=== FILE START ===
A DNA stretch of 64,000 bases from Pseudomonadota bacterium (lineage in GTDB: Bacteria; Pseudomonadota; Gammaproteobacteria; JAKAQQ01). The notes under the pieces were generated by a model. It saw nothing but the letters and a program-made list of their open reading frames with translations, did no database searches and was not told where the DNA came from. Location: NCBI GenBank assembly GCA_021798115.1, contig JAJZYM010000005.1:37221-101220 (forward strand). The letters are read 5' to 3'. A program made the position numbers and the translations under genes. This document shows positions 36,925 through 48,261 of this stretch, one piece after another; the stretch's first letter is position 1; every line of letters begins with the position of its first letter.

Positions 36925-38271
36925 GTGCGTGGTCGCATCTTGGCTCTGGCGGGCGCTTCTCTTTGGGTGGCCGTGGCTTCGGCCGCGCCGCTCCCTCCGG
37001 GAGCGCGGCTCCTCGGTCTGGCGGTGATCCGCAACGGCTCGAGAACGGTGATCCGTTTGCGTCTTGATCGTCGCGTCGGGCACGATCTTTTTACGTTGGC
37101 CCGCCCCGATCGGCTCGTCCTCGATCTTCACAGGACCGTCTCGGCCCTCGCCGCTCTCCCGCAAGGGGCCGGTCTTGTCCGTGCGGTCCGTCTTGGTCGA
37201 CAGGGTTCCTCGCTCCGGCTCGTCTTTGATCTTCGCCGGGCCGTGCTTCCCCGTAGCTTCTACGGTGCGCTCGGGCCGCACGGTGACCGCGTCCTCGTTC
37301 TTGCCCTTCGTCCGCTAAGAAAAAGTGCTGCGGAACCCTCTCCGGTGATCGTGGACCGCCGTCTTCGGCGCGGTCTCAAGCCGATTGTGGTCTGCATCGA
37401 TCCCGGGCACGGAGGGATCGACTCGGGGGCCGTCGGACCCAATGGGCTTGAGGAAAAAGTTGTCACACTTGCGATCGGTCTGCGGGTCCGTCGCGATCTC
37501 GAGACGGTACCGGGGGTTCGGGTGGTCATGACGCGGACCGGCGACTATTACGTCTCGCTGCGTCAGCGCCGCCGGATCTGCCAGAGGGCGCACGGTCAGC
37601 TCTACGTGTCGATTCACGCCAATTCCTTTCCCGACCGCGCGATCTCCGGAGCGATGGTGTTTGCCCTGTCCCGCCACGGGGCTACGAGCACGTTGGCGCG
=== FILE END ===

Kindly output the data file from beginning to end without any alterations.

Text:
A DNA stretch of 64,000 bases from Pseudomonadota bacterium (lineage in GTDB: Bacteria; Pseudomonadota; Gammaproteobacteria; JAKAQQ01). The notes under the pieces were generated by a model. It saw nothing but the letters and a program-made list of their open reading frames with translations, did no database searches and was not told where the DNA came from. Location: NCBI GenBank assembly GCA_021798115.1, contig JAJZYM010000005.1:37221-101220 (forward strand). The letters are read 5' to 3'. A program made the position numbers and the translations under genes. This document shows positions 36,925 through 48,261 of this stretch, one piece after another; the stretch's first letter is position 1; every line of letters begins with the position of its first letter.

Positions 36925-38271
36925 GTGCGTGGTCGCATCTTGGCTCTGGCGGGCGCTTCTCTTTGGGTGGCCGTGGCTTCGGCCGCGCCGCTCCCTCCGG
37001 GAGCGCGGCTCCTCGGTCTGGCGGTGATCCGCAACGGCTCGAGAACGGTGATCCGTTTGCGTCTTGATCGTCGCGTCGGGCACGATCTTTTTACGTTGGC
37101 CCGCCCCGATCGGCTCGTCCTCGATCTTCACAGGACCGTCTCGGCCCTCGCCGCTCTCCCGCAAGGGGCCGGTCTTGTCCGTGCGGTCCGTCTTGGTCGA
37201 CAGGGTTCCTCGCTCCGGCTCGTCTTTGATCTTCGCCGGGCCGTGCTTCCCCGTAGCTTCTACGGTGCGCTCGGGCCGCACGGTGACCGCGTCCTCGTTC
37301 TTGCCCTTCGTCCGCTAAGAAAAAGTGCTGCGGAACCCTCTCCGGTGATCGTGGACCGCCGTCTTCGGCGCGGTCTCAAGCCGATTGTGGTCTGCATCGA
37401 TCCCGGGCACGGAGGGATCGACTCGGGGGCCGTCGGACCCAATGGGCTTGAGGAAAAAGTTGTCACACTTGCGATCGGTCTGCGGGTCCGTCGCGATCTC
37501 GAGACGGTACCGGGGGTTCGGGTGGTCATGACGCGGACCGGCGACTATTACGTCTCGCTGCGTCAGCGCCGCCGGATCTGCCAGAGGGCGCACGGTCAGC
37601 TCTACGTGTCGATTCACGCCAATTCCTTTCCCGACCGCGCGATCTCCGGAGCGATGGTGTTTGCCCTGTCCCGCCACGGGGCTACGAGCACGTTGGCGCG